The red-thighed horned tree frog was discovered in 2015 in Vietnam © ZSL
It has been found that missing or out-of-date information on the world’s amphibians (frogs, toads, salamanders and caecilians) means the conservation status of almost two-thirds of species is unknown.
A paper, led by international conservation charity ZSL (Zoological Society of London) with scientists from the Australian Museum and IUCN Amphibian Red List Authority, has called for greater effort in assessing the extinction risk faced by amphibians.
The information is vital, aiding conservationists in measuring the ongoing effects of the habitat loss and degradation that continue to harm amphibian populations across the globe.
“The last time that we had a near-complete overview of extinction risk in amphibians was more than 10 years ago, in 2004, when the IUCN’s ground breaking Global Amphibian Assessment was published,” says Benjamin Tapley, curator of herpetology at ZSL. “Since then, more than 1,700 amphibian species have been discovered – but the extinction risk of most of these new species simply isn’t known.”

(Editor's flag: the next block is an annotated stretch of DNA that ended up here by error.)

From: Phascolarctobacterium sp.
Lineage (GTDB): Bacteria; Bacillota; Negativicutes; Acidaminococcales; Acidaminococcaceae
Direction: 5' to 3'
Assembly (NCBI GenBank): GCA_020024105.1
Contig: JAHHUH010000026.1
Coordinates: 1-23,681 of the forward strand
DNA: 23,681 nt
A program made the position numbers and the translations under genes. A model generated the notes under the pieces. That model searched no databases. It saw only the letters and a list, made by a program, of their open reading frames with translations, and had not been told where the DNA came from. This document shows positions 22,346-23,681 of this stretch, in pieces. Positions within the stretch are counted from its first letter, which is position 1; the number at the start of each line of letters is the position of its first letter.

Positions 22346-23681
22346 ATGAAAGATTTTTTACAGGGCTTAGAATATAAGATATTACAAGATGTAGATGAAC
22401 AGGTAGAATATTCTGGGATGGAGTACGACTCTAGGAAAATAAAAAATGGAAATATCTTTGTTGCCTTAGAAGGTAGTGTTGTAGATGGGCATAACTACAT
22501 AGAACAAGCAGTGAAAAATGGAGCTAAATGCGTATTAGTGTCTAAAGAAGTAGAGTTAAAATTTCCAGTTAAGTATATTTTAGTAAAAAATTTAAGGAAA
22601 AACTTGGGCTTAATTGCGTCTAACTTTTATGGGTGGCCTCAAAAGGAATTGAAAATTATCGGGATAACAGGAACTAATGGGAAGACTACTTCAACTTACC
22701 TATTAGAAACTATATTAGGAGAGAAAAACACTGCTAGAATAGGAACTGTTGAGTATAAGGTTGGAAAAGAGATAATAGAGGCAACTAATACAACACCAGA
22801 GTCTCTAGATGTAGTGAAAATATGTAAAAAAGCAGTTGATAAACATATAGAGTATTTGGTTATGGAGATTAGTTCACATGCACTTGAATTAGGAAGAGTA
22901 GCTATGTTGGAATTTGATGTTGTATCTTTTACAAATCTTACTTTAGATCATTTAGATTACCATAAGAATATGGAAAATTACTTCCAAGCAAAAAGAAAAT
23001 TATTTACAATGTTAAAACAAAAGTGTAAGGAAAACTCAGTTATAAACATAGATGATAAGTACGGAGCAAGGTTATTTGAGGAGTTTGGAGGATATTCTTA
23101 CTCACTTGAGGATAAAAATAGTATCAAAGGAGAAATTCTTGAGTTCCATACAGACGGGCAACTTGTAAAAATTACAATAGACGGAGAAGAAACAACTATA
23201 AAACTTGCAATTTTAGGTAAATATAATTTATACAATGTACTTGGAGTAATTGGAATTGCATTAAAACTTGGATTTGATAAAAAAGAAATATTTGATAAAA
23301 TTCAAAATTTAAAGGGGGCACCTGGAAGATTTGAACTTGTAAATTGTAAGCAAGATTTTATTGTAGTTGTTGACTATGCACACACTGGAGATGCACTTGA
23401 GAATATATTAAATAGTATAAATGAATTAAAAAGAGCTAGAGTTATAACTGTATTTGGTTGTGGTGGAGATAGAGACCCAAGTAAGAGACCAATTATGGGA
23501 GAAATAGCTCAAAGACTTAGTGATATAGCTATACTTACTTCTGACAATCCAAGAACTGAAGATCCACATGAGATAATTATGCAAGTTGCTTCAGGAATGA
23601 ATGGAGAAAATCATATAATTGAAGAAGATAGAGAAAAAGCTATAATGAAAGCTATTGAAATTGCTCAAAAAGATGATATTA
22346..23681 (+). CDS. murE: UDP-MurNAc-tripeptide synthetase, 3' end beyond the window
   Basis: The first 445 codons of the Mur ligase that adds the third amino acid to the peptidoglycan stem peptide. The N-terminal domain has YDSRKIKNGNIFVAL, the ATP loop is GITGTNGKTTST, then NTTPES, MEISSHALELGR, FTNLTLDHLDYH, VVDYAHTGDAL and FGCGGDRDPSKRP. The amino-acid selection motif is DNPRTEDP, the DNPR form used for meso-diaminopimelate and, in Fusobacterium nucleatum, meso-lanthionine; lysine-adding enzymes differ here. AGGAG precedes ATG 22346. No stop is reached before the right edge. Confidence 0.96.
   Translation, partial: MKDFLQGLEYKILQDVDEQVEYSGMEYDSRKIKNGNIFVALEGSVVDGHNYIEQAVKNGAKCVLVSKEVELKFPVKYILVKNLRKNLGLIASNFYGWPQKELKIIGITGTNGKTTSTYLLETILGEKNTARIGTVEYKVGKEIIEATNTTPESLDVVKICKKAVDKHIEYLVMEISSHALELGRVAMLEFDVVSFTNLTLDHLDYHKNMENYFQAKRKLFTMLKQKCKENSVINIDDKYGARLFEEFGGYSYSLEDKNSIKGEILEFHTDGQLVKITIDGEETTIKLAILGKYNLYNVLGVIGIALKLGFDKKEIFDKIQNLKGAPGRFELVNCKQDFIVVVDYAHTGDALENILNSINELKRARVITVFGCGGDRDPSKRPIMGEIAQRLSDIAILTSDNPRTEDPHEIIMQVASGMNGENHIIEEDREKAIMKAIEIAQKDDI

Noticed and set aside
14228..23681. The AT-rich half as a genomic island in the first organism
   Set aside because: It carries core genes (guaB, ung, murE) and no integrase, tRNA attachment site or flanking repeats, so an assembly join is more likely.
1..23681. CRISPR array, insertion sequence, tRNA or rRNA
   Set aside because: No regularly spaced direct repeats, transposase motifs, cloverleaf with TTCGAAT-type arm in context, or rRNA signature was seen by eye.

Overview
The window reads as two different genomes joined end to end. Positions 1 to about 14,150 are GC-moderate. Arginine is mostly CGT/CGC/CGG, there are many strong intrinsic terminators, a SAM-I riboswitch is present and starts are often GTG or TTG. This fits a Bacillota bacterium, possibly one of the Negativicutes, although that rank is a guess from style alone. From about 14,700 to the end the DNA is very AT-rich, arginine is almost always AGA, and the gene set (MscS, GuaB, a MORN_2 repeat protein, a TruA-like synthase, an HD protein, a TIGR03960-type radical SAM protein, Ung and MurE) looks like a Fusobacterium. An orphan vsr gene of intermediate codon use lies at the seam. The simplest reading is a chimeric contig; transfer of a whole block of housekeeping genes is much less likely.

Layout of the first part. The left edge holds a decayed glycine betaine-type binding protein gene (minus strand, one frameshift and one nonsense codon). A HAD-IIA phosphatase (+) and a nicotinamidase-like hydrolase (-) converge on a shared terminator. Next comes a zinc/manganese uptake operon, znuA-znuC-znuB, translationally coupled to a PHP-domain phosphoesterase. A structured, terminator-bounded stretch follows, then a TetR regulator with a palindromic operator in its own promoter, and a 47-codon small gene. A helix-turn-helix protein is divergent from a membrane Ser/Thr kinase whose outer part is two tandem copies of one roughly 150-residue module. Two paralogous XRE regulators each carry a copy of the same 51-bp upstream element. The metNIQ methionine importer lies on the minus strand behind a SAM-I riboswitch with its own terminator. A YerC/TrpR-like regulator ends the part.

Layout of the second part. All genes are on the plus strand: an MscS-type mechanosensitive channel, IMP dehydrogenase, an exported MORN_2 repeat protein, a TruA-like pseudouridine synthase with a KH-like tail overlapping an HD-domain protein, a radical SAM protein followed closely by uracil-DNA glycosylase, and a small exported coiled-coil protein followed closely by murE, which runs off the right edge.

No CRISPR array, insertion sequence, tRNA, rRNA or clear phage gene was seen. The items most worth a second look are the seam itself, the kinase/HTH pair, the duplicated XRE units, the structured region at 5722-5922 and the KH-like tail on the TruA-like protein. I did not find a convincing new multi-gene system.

The adult of the purple frog was only formally described in 2003. Scientists don’t know how many individuals of this species exist, as it has an out-of-date assessment © ZSL
Assessment of extinction risk has failed to keep up with the discovery of new amphibian species over the past 12 years, with a huge amount of prior work now out of date and therefore irrelevant.
More than 61 per cent of all known amphibian species have not been evaluated or have out-of-date information.
The habitats that are home to the most diverse amount of species, specifically the tropics, are at greatest risk. The human population is rapidly expanding in these areas, so unassessed pressure is being put on the small habitats of new or undiscovered amphibian species, who are extremely vulnerable to localised threats.
Now greater incentives to contribute to assessment and more adequate funding are being called for, to provide more effective conservation in the future.
Read the full paper in Biological Connections.
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